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The great thing about making your own jewelry is that you can always recreate old things to make something new and pretty, or mend things that don’t quite work out right the first time.

Take, for example, this turquoise lariat… ah, how I loved this design.

I visualized the design about a year ago and over time finally found all the perfect pieces:  the turquoise disks for the collar, different textures of red coral chips, the perfect centerpieces (a chunk of red coral and a turquoise doughnut with a red coral flower through the center) to balance it out.

Unfortunately, try as I did, this design was not meant to be.  Time after time, it broke.  I tried a heavier gauge wire, reinforced wire, double strengthening the bind at the clasp… all to no avail.  It was just too heavy, too long, and with too many pressure points at the various juncture points.

When I went to mend, I found myself with a much simpler design but still elegant finish.  It’s a high neck choker, and looks lovely with a plain black dress and black cardigan; a real stand out piece.  What do you think, old or new?

I am beaming today with something that is easy to lose sight of miles away from home – good ol’ American patriotism.

The U.S. Supreme Court (largely) upheld the Affordable Care Act.  For the first time since law school, I’m relishing digging into the 193 page opinion… the Court’s reasoned analysis of a key cornerstone of our legal system–the Commerce Clause; the power of the Federal  government to raise monies (tax); the surprise majority (Roberts) and dissenting (Kennedy) opinions. This case has the potential to be a great constitutional law case studied by U.S. law students in the decades to come.

Legislation passed by a majority of our democratically elected legislative body should never be overturned by the Supreme Court lightly.  But there was a lot of speculation, and more than a mere possibility, that this case would be decided on political and not legal grounds.  Whatever your personal political views may be on the appropriate balance of private capitalism versus governmental programs vis a vis the U.S. healthcare debate, this lawyer thinks the court made the right legal decision. The power to tax is clearly within the constitutional rights of the federal government, and the Affordable Care Act (for its many benefits and failings) fits squarely within the Congress’ power to legislate in a space where the private mechanism of capitalism has fallen short and we, as citizens, need for the government step in.  In the midst of enormous political pressure, the SCOTUS avoided that pressure to make policy and deferred to the legislative body’s constitutional function.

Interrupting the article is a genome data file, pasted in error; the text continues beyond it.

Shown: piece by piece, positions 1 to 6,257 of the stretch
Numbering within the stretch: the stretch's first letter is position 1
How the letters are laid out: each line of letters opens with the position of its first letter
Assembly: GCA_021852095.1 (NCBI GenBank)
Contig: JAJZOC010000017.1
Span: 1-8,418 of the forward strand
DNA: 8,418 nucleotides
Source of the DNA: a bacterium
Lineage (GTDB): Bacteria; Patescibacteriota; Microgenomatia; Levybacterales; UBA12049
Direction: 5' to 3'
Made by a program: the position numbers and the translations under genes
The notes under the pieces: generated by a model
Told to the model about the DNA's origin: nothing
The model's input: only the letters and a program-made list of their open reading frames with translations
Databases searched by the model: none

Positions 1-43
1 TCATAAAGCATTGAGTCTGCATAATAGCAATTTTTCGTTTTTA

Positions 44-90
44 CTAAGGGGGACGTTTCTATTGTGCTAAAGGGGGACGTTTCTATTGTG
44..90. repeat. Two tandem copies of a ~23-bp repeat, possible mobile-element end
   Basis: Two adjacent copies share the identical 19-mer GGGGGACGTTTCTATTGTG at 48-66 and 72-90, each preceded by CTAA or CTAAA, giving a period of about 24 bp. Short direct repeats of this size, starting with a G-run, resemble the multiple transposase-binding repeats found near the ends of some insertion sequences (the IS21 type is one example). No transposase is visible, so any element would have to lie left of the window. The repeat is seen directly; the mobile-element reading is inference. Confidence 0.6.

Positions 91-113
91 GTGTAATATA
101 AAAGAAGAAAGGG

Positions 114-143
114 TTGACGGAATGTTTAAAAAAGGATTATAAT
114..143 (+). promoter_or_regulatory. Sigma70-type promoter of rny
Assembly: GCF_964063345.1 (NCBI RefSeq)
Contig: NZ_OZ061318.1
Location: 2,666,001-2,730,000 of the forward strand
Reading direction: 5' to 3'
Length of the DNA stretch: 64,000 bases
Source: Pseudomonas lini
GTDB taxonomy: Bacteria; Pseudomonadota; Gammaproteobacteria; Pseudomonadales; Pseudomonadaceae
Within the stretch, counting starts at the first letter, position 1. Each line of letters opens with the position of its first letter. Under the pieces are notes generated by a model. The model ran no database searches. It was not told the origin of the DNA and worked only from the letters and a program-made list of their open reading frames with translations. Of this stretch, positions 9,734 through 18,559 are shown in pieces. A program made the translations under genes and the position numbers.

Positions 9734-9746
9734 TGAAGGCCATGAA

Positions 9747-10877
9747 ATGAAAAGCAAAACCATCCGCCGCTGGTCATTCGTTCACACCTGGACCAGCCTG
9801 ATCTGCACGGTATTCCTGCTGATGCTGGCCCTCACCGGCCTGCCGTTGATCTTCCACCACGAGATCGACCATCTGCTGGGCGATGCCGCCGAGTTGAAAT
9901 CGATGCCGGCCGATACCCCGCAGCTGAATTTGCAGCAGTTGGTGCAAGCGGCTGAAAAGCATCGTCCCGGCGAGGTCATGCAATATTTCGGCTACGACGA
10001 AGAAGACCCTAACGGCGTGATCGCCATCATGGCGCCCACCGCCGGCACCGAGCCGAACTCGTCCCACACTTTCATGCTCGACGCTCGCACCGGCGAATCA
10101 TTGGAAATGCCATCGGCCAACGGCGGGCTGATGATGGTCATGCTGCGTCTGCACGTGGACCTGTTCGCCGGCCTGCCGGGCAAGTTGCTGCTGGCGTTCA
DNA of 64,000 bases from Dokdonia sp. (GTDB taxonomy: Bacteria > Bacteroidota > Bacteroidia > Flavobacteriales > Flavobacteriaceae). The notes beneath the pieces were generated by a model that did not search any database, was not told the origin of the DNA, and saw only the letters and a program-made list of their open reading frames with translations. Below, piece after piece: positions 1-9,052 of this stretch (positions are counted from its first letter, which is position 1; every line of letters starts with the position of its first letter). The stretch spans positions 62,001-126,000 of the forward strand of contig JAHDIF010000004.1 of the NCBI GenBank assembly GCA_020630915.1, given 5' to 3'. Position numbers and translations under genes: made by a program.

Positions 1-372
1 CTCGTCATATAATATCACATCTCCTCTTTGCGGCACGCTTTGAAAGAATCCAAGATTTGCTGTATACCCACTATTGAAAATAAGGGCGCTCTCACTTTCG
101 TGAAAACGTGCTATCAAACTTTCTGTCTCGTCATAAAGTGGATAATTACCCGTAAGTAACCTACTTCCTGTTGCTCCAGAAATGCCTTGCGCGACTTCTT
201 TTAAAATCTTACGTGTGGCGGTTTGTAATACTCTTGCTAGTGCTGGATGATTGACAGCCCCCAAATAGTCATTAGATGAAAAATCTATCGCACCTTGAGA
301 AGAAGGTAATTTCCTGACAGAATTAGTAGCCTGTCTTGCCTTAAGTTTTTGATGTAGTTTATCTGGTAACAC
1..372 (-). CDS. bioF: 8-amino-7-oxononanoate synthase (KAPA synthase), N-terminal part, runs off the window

So that’s why I’m beaming with patriotism today.  Because in my view, it’s ultimately not whether your politics rule the day, its whether a functioning democracy and system of legal checks and balances exists and continues to flourish.  (‘Course, like any good Washingtonian, I like it when the outcome also reflects my political philosophy, but that is mere icing on the cake.) 

Oh and, FINALLY, Obama has done what he should have done 2 years ago:  explain the health care legislation in a clear and concise way.

It’s been a busy couple of weeks…. so let me explain my absence:  the usual suspects (late nights at work make Claire sleepy and no-bloggy); Queen’s Birthday weekend down at the Lakes Entrance and hiking through the Snowy River National Park; back to back shows for the grand final of the Voice Australia (that’s my girl, Karise!) were all contributing factors.  Not the mention the biggest earthquake to hit Melbourne in a century, a whopping 5.3, which rattled our house for a full 2 minutes (ok, so not really a factor affecting my lack of blogging, but a fun fact nonetheless!)

Then there’s the vortex of Suzanne Collins’ Hunger Games, which have finally sucked me into their spiral grasp. Read the first book cover to cover in a 24 hour span, and had to force myself to put down the second book at 2am each night to keep my sanity (and combat the Claire sleepy no bloggy-ness). 

But that was then, and this is now. So welcome me back, and enjoy some pictures from coastal Victoria (check out the full pictures page for the backstory on all those broken trees!)

 

Jumping into the third book tonight, so see you in 400 pages or so…

NYT, I love it when you add veracity to my personal rationalization efforts over bad food/drink consumption habits!  There’s of course the well-known adages regarding a glass of red wine a day (but did you know it was good for your gut?) and a recent article on the life-enlongating effects of caffeine

Today, my favorite editors are debunking the theory that salt is “food public enemy No 1”.   Next up, the benefits of butter?

This recipe posting gets a gold star for effort Creativity? Not really… but effort on a lazy Sunday?  For sure. While Steve was out golfing, my solo Sunday consisted of a leisurely brunch interspersed with dabbling on the piano. I had my eye on these delicious baked eggs in tomato, from Mr. Rufus, which looked (and were) so beautifully simple.

I added some persian feta as a garnish after cooking to give it some creaminess, used thyme instead of oregano just because I had it on hand, and topped my toast with some roasted garlic.

And of course, when you’re treating yourself to an amazing Sunday brunch, there’s gotta be dessert. So I sliced up a stack of star fruit as a clean crisp finish.  Um yum.  Happy Sunday to me.